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Handel\'s&nbsp;<em>Alcina</em>&nbsp;at Santa Fe Opera

Review: Alcina | Santa Fe Opera


Close Your Eyes and Listen

Santa Fe Opera does a visually bizarre staging of Handel's Alcina, but the voices are glorious.



published Sunday, August 20, 2017

Photo: Ken Howard/Santa Fe Opera
Handel's Alcina at Santa Fe Opera

 

Santa Fe, N.M.Santa Fe Opera’s production of Handel’s Alcina features some truly lovely singing, but a production that is incoherent, bizarre, and distracting. Since a performance lasts over three and a half hours, this production is a long, strange trip indeed.

The plot of the 1735 opera is confusing enough to begin with—based on the Renaissance epic poem by Ludovico Ariosto, Orlando furioso, the storyline focuses on Alcina and her sister Morgana. They are sorceresses who occupy an island where they seduce men, then tire of them and turn them into animals, plants, or inanimate objects. Ruggiero is one such young man. His fiancée, Bradamante, dresses as a man to rescue him. She and her tutor, Melisso, use a magic ring to break Alcina’s spell. Meanwhile, Oberto, a young boy, is seeking his father, who has been transformed into a lion by Alcina. After the magic ring dissolves Alcina’s magic, Ruggiero defeats Alcina’s army of spirits, Oberto sees his lion-father transform back into a human, and all is well for everyone but the defeated Alcina.

Photo: Ken Howard/Santa Fe Opera
Handel's Alcina at Santa Fe Opera

If this sounds familiar, little wonder. The trope of the woman who seduces men through her scary woman-magic is as old as literature, harkening back to Homer (Alcina is Circe-esque, to be sure) and beyond. The notion that men must destroy the feminine magic in order to retrieve their masculine power is varied here only, but significantly, by the presence of Bradamonte. While she is dressed as a man and has the assistance of her male tutor, it is she who, ultimately, wields the power to break Alcina’s spell and free her fiancé.

The singers, and for the most part the orchestra, were gorgeous. Elza van den Heever, whom we saw in the spring with the Dallas Opera in the title role of Bellini’s Norma, lent her radiant soprano to the role of Alcina. Baroque opera is a very different beast, so to speak, than its 19th-century and later counterpart. While the Santa Fe Opera was, wisely, not trying to mount an authentic Baroque production, van den Heever never went overboard with the vibrato, either. She maintained a luminous, clear, and simply wonderful voice throughout.

The other women of the cast evinced similarly unadorned voices, to excellent effect. Daniela Brock, as Bradamante displayed an agile voice with a wide range of tonal colors. Anna Christy, as Morgana, Jacquelyn Stucker as Oberto, the young boy seeking his father, and Paula Murrihy as Ruggiero all did credit to their roles. Ruggiero’s role was originally meant to be sung by a mezzo-soprano castrato, and since those are now, blessedly, in short supply, Ruggiero is now generally a trouser role. Murrihy was convincing in her acting, and has enough vocal power to make us suspend disbelief.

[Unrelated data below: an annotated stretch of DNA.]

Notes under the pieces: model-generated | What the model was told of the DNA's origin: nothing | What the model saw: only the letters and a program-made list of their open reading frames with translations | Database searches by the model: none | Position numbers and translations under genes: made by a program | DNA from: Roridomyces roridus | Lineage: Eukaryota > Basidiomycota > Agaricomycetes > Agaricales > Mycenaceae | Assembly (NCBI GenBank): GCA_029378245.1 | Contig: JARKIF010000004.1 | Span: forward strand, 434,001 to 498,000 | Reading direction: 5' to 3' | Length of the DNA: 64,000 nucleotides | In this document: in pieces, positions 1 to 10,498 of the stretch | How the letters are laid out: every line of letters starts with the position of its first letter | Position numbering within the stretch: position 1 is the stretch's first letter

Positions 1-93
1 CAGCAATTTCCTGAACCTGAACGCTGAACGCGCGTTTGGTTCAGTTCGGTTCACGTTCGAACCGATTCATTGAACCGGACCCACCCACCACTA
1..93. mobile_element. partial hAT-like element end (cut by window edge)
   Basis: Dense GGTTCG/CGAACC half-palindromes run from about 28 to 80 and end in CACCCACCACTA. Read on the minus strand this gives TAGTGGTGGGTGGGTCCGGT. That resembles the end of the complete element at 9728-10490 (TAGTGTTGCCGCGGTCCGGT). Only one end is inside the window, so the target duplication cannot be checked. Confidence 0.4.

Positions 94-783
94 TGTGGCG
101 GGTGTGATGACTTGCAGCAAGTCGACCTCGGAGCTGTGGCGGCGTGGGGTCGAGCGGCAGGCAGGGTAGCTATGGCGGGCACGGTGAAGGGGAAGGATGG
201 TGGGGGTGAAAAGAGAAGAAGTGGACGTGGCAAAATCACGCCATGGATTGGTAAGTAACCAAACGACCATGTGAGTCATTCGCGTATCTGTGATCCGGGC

The male roles are smaller ones in this opera, though both Christian van Horn as Melisso and Alek Shrader as Oronte were capable and versatile voices.

The Santa Fe Opera Orchestra, conducted by Harry Bicket, navigated Handel’s music beautifully, almost always. While there were some moments of excessive (to my taste) vibrato in the strings, which contrasted uncomfortably with the historically accurate open strings the orchestra also favored, the playing was clean and bright.

That production, though. Directed by David Alden, with scenic and costume design by Gideon Davey, lighting design by Malcom Rippeth, and choreography by Beate Vollack, it begins with parkour athletes, dressed as Alcina’s transformed animals, performing acrobatics on the adobe walls that flank the stage (which seems like an accident waiting to happen). It continues with a hotel setting, sort of, with characters dressed as bellhops (why?) and a bit of physical comedy with a line of hotel doors (you never know who will come out of what door—is that supposed to be funny? And is this really a comedy?). Then there’s a bit of business with a guy in a gorilla suit holding a disco ball, burlesque dancers and pink satin elbow-length gloves. These gloves, first sported by Alcina, and then reproducing themselves everywhere until they fall from the ceiling in a pink-glove shower. (One patron was overheard to say, “Why don’t they sell pink gloves in the gift shop?) Oh, let’s not forget the simulated onstage sex. And this is just a small sampling. The production is truly weird, and not in a good way. All of the shenanigans onstage distract from the glorious singing—I found myself closing my eyes and just listening for whole arias at a time.

This is a production better heard than seen.  Thanks For Reading





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Close Your Eyes and Listen
Santa Fe Opera does a visually bizarre staging of Handel's Alcina, but the voices are glorious.
by J. Robin Coffelt

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